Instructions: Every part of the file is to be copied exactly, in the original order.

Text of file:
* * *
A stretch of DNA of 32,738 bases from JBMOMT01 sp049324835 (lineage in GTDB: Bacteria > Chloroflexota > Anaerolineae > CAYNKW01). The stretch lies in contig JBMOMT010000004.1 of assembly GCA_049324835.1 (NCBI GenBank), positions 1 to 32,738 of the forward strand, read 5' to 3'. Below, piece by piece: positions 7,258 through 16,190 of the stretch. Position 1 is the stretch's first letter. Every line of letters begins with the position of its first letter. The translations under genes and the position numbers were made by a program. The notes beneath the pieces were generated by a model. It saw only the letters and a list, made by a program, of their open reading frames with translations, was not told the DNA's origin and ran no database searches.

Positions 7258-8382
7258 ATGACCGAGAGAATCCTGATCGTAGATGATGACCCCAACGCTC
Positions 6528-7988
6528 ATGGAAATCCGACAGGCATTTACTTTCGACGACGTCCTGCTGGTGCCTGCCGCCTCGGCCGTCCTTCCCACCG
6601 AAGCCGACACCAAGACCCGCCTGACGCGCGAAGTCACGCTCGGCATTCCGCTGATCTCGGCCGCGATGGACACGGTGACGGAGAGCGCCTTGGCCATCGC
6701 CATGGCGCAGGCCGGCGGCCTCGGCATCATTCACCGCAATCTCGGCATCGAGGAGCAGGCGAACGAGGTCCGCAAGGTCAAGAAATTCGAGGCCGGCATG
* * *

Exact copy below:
A stretch of DNA of 32,738 bases from JBMOMT01 sp049324835 (lineage in GTDB: Bacteria > Chloroflexota > Anaerolineae > CAYNKW01). The stretch lies in contig JBMOMT010000004.1 of assembly GCA_049324835.1 (NCBI GenBank), positions 1 to 32,738 of the forward strand, read 5' to 3'. Below, piece by piece: positions 7,258 through 16,190 of the stretch. Position 1 is the stretch's first letter. Every line of letters begins with the position of its first letter. The translations under genes and the position numbers were made by a program. The notes beneath the pieces were generated by a model. It saw only the letters and a list, made by a program, of their open reading frames with translations, was not told the DNA's origin and ran no database searches.

Positions 7258-8382
7258 ATGACCGAGAGAATCCTGATCGTAGATGATGACCCCAACGCTC
Positions 6528-7988
6528 ATGGAAATCCGACAGGCATTTACTTTCGACGACGTCCTGCTGGTGCCTGCCGCCTCGGCCGTCCTTCCCACCG
6601 AAGCCGACACCAAGACCCGCCTGACGCGCGAAGTCACGCTCGGCATTCCGCTGATCTCGGCCGCGATGGACACGGTGACGGAGAGCGCCTTGGCCATCGC
6701 CATGGCGCAGGCCGGCGGCCTCGGCATCATTCACCGCAATCTCGGCATCGAGGAGCAGGCGAACGAGGTCCGCAAGGTCAAGAAATTCGAGGCCGGCATG